Ahwazi Arab workers in Iran, already struggling to survive on subsistence pay, are demanding wage increases as the country’s galloping inflation rates and soaring price increases put even basic foodstuffs out of reach, leaving many families to go hungry.
These low salaries are widely seen as a way of forcing the Ahwazi Arab workers to quit their jobs in order to give them to Persian settlers in the region, who are offered far higher salaries for doing the same jobs, as well as being offered inducements to move to the region, including homes in purpose-built, ethnically homogenous settlements which are off-limits to the indigenous Ahwazi people and provided with amenities not available to them.
On Monday, June 10, 2017, angry Ahwazi workers renewed protests in front of the sugar cane company of Susa city due to company management intentionally withholding months of Arab workers’ salaries. Most of the protesters were those who had been forcibly laid off while replaced with Persian workers during months prior.The reliable sources told Ahwaz Monitor that this particular protest lasted for many hours and sought to condemn the company’s racist treatment of Arab workers. The protesters also demanded the company find a quick solution to the issue depriving workers of salaries due to them for several months.
In these past months, there have been multiple protests – some speaking out against chronic non-payment of wages owed, some against the forced replacement of Arab workers with Persian ones, and some against the confiscation of Ahwazi lands in that area. Despite multiple gatherings of these types, the Iranian regime has not met any of the protesters’ demands. Most of those present at these events were harassed or arrested due to their participation.Rather than addressing or attempting to resolve the Arab workers ’ grievances, the administration officials of the company instead called upon regime security forces to brutalise the protesting workers to silence their demands. The sources have added that the Ahwazi workers were chanting that the company officials are a ‘complete disgrace’.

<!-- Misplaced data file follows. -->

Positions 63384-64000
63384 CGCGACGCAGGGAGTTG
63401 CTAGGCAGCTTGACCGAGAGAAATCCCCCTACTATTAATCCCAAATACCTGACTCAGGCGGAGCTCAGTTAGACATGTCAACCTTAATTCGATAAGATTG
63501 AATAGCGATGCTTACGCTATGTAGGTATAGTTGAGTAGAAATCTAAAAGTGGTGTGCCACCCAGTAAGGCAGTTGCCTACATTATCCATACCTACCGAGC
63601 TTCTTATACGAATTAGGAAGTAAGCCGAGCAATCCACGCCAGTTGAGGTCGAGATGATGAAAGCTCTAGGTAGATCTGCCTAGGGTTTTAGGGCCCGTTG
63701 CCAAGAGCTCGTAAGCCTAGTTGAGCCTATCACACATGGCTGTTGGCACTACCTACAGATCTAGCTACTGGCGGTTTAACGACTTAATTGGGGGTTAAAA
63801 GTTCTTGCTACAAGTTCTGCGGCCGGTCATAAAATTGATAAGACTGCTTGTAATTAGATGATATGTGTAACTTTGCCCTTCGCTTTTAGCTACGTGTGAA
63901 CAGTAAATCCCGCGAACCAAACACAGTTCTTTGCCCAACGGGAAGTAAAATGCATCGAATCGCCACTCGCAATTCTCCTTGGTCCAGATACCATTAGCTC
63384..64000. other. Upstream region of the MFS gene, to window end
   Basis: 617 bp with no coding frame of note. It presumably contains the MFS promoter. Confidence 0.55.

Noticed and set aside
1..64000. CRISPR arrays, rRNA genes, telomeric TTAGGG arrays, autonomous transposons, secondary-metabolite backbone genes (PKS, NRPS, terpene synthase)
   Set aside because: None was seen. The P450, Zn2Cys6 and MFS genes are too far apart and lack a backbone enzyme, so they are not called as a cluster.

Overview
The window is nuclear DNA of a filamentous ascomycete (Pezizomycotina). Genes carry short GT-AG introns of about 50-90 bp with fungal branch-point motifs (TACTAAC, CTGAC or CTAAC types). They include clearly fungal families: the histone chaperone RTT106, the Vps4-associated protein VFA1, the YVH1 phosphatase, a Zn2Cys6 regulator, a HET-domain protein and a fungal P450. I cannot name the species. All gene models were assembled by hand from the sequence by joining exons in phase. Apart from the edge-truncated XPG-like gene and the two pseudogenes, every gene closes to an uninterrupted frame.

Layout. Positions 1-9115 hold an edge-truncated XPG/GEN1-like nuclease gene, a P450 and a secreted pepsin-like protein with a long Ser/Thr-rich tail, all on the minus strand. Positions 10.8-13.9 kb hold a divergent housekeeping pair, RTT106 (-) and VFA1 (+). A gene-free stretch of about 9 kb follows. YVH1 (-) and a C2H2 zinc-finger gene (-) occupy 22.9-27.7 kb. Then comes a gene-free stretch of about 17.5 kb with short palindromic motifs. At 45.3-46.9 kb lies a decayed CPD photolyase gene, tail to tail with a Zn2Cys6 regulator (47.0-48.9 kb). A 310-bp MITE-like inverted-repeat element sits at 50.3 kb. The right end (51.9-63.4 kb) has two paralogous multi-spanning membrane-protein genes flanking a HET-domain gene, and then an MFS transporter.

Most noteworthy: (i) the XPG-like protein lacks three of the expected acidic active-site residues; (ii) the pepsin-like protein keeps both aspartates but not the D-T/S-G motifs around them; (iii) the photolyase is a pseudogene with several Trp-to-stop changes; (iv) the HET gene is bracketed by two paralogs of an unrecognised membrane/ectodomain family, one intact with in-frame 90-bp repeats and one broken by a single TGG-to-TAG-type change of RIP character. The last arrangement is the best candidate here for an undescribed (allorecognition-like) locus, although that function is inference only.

The Ahwazi workers are facing horrendous financial pressure, with one telling Ahwaz monitor that he has contemplated suicide as an escape from the mounting problems in despair at being unable to provide for his family.Speaking on condition of using a pseudonym for fear of possible retribution, Ahmad said, “These inhuman practices have increased in recent years to force us into leaving the jobs to the Persian settlers,” adding that many of his colleagues have already left their jobs due to relentless racism by the Persian managers at his workplace. “My economic situation has become terrible and most of the time I can’t find any money to save my family.” Ahmad said that this situation had left him feeling tired of life and often considering suicide as a way to escape the “misery and suffering” of his and his family’s lives.
Observers in the region say that the economic conditions there are becoming noticeably worse, with the Iranian economy steadily collapsing due to massive and endemic administrative corruption within the regime leadership, as well as the regime’s expenditure of billions of dollars per month to fund regional war and a massive military program, including salaries for tens of thousands of foreign militia members. Despite the Ahwaz region containing over 95 percent of the oil and gas resources claimed by Iran, the indigenous people live in conditions of medieval poverty, which the regime very deliberately maintains as a means of subjugating the populace and forcing them to prioritise day-to-day survival over any struggle for freedom from the institutionalised oppression and injustice imposed by the regime.
The Iranian regime has become hyper-reactive towards any protest by Ahwazi demanding their basic rights. The regime has been cracking down brutally at the first sign of dissent – harassing, intimidating, and often arresting any Arab citizen participating. The regime is particularly fearful of ethnic minorities, as they are seen as a security risk to the already fractured national unity’ of the country. Due to this fear, the regime seems to be seeking to quash organised demonstrations by terrorising the Ahwazi people into silence.